This is the title of a collection of articles by Bjørn Førde, published by DIPD on his departure as Director.
The book was launched by the Chairman of DIPD, Henrik Bach Mortensen, when friends and colleagues gathered in Parliament for a reception on 15 December, to celebrate his four decades of work in the development community, the last six years with DIPD.
Most of the articles cover dimensions of the partnerships, DIPD has developed over these six years. They are personal reflections on the challenges facing all of us in the democracy community, when we try to support the deepening and strengthening of a democratic culture in environments like the Arab Spring, the post-conflict environment of Nepal, the young democracy of Bhutan, the transition from a military dictatorship in Myanmar, and the efforts to establish some form of dialogue in Zimbabwe.
Another group of articles focus on the ideas we are trying to support and protect, and how we dialogue about them from our own point of departure and context, when we meet our partners in the Global South. Some of these have been published in different versions on other occasions over the years Bjørn has worked for DIPD.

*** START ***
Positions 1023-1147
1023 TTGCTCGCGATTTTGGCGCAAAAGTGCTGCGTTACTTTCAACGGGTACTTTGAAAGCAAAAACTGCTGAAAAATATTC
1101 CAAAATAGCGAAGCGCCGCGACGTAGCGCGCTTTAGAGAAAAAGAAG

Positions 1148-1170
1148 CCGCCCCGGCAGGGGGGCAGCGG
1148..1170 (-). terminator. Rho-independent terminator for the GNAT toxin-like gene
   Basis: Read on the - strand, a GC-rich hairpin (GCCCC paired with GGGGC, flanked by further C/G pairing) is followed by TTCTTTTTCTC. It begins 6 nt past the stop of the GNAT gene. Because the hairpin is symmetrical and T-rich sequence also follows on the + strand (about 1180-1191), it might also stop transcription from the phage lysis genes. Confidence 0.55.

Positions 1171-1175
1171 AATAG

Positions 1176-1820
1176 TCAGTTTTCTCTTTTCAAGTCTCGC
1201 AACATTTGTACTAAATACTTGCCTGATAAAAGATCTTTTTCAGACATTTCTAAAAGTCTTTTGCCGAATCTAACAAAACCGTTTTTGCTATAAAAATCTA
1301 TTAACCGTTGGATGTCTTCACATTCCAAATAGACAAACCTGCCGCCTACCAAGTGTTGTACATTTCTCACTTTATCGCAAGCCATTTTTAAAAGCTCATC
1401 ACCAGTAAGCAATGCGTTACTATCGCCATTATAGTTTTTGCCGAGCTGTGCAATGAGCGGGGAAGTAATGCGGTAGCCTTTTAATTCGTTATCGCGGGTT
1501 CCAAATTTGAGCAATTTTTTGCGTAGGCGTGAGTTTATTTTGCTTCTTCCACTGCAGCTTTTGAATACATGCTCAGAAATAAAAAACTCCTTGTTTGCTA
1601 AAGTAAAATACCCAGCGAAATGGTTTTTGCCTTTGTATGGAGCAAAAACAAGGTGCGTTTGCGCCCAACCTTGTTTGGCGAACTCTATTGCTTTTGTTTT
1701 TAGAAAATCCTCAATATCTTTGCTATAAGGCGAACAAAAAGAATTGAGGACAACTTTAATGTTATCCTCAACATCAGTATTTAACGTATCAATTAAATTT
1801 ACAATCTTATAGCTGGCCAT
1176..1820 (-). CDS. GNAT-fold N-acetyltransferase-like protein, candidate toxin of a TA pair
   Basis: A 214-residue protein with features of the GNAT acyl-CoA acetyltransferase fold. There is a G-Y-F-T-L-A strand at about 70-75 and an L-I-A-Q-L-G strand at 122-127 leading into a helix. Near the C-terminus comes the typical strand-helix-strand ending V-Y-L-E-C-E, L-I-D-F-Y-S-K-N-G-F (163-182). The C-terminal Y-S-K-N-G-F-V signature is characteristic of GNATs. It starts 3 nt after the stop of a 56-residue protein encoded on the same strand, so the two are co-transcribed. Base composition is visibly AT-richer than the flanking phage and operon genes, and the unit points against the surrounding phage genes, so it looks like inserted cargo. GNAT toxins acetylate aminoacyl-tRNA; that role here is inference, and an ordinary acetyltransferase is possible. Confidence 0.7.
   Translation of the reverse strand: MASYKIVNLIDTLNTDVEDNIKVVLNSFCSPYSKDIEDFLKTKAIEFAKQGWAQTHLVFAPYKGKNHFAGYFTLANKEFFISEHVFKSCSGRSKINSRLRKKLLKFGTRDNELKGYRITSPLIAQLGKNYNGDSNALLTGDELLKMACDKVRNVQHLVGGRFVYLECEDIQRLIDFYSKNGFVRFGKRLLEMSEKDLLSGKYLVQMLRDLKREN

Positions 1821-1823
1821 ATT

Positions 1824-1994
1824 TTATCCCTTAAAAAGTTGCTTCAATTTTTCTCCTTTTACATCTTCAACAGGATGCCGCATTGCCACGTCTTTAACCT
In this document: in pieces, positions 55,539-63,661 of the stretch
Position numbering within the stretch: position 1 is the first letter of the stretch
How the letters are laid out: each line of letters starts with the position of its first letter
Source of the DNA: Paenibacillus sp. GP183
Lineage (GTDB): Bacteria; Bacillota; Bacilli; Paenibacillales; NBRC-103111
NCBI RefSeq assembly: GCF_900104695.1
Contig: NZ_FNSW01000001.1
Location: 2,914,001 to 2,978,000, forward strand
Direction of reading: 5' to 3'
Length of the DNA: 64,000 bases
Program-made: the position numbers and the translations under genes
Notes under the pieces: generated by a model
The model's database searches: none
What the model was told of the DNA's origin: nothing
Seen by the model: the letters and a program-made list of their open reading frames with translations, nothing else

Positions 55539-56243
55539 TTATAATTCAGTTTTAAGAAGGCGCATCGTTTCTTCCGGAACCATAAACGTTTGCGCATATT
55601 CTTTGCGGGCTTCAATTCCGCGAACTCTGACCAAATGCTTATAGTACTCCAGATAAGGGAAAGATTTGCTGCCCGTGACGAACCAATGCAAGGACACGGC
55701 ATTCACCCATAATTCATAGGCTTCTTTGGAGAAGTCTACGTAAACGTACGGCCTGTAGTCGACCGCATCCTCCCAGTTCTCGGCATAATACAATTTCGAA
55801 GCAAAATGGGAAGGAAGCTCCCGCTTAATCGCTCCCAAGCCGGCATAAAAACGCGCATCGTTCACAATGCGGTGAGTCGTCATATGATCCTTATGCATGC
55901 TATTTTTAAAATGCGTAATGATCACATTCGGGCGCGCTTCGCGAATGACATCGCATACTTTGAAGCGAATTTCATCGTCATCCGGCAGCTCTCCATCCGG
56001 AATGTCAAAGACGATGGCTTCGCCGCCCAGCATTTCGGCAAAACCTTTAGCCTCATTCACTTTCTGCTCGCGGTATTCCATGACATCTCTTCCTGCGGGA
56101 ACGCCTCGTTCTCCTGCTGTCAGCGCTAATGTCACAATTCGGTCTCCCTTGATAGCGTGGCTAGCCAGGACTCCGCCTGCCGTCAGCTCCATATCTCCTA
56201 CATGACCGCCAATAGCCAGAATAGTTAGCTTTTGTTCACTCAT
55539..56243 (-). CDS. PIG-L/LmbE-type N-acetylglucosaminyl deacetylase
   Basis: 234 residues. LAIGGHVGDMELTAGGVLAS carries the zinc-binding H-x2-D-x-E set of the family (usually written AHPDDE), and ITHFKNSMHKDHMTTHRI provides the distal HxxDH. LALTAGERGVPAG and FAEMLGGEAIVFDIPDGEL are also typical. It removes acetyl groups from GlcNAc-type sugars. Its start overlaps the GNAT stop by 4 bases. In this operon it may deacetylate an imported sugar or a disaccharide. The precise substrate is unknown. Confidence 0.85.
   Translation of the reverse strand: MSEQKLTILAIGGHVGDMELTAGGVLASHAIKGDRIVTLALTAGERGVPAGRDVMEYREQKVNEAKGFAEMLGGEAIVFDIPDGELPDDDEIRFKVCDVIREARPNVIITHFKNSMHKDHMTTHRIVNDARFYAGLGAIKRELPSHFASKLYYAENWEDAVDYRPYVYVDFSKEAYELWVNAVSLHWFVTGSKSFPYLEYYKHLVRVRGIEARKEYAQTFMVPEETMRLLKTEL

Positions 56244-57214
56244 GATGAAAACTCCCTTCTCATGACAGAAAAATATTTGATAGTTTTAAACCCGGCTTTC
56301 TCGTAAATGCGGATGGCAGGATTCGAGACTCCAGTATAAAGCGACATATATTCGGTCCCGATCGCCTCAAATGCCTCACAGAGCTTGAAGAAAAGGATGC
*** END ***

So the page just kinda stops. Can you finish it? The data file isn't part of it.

In a final article, Bjørn points to some areas that DIPD and other institutions working with democracy and political parties need to rethink their approach. The article is called “Bringing democracy support home!”. It argues that the present state of affairs in the West challenges our legitimacy as ‘change agents’ for democracy. Consequently, we need to look at how we can help reinvigorate democracy at home.
In his speech at the launch, Bjørn Førde stated the following:
“With the kind of winds blowing strongest right now, this book will probably be seen by some as an old-fashioned way of thinking, simply because it commits strongly to the basic values and principles that our democracy is based on – as well as the need for genuine dialogue and finding solutions together. I also commit myself to the need for a global approach, to global cooperation, contrary to the nationalism and isolationism seen as the way forward by many today.